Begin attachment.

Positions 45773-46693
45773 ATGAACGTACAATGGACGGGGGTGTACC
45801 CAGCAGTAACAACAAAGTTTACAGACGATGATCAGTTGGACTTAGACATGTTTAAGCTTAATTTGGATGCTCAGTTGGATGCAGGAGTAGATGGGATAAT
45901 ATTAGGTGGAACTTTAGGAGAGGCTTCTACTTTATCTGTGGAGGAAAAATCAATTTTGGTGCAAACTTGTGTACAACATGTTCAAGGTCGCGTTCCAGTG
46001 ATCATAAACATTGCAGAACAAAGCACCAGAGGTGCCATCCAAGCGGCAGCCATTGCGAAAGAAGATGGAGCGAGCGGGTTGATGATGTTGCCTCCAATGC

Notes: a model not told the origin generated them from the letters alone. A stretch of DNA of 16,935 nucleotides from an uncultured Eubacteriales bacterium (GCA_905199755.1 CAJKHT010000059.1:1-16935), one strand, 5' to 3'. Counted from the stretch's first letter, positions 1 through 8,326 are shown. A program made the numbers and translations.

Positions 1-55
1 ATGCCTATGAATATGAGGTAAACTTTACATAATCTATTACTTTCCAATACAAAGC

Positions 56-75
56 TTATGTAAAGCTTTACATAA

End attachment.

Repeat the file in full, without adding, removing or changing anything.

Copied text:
Positions 45773-46693
45773 ATGAACGTACAATGGACGGGGGTGTACC
45801 CAGCAGTAACAACAAAGTTTACAGACGATGATCAGTTGGACTTAGACATGTTTAAGCTTAATTTGGATGCTCAGTTGGATGCAGGAGTAGATGGGATAAT
45901 ATTAGGTGGAACTTTAGGAGAGGCTTCTACTTTATCTGTGGAGGAAAAATCAATTTTGGTGCAAACTTGTGTACAACATGTTCAAGGTCGCGTTCCAGTG
46001 ATCATAAACATTGCAGAACAAAGCACCAGAGGTGCCATCCAAGCGGCAGCCATTGCGAAAGAAGATGGAGCGAGCGGGTTGATGATGTTGCCTCCAATGC

Notes: a model not told the origin generated them from the letters alone. A stretch of DNA of 16,935 nucleotides from an uncultured Eubacteriales bacterium (GCA_905199755.1 CAJKHT010000059.1:1-16935), one strand, 5' to 3'. Counted from the stretch's first letter, positions 1 through 8,326 are shown. A program made the numbers and translations.

Positions 1-55
1 ATGCCTATGAATATGAGGTAAACTTTACATAATCTATTACTTTCCAATACAAAGC

Positions 56-75
56 TTATGTAAAGCTTTACATAA